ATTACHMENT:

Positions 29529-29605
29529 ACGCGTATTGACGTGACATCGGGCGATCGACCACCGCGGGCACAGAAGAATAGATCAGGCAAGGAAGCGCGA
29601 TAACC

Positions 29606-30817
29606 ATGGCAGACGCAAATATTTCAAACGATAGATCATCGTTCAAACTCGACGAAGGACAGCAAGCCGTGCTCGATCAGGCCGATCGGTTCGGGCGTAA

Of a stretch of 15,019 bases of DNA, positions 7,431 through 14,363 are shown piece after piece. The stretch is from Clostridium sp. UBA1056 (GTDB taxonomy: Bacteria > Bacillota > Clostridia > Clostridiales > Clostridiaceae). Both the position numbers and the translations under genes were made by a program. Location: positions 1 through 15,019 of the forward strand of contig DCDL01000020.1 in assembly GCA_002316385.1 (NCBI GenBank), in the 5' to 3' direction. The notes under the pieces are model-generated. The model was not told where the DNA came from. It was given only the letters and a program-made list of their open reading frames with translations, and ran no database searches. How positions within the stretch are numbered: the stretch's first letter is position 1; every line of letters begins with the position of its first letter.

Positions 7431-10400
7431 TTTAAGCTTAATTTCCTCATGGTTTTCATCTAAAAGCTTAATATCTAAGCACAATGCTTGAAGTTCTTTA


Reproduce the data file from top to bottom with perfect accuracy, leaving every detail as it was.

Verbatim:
Positions 29529-29605
29529 ACGCGTATTGACGTGACATCGGGCGATCGACCACCGCGGGCACAGAAGAATAGATCAGGCAAGGAAGCGCGA
29601 TAACC

Positions 29606-30817
29606 ATGGCAGACGCAAATATTTCAAACGATAGATCATCGTTCAAACTCGACGAAGGACAGCAAGCCGTGCTCGATCAGGCCGATCGGTTCGGGCGTAA

Of a stretch of 15,019 bases of DNA, positions 7,431 through 14,363 are shown piece after piece. The stretch is from Clostridium sp. UBA1056 (GTDB taxonomy: Bacteria > Bacillota > Clostridia > Clostridiales > Clostridiaceae). Both the position numbers and the translations under genes were made by a program. Location: positions 1 through 15,019 of the forward strand of contig DCDL01000020.1 in assembly GCA_002316385.1 (NCBI GenBank), in the 5' to 3' direction. The notes under the pieces are model-generated. The model was not told where the DNA came from. It was given only the letters and a program-made list of their open reading frames with translations, and ran no database searches. How positions within the stretch are numbered: the stretch's first letter is position 1; every line of letters begins with the position of its first letter.

Positions 7431-10400
7431 TTTAAGCTTAATTTCCTCATGGTTTTCATCTAAAAGCTTAATATCTAAGCACAATGCTTGAAGTTCTTTA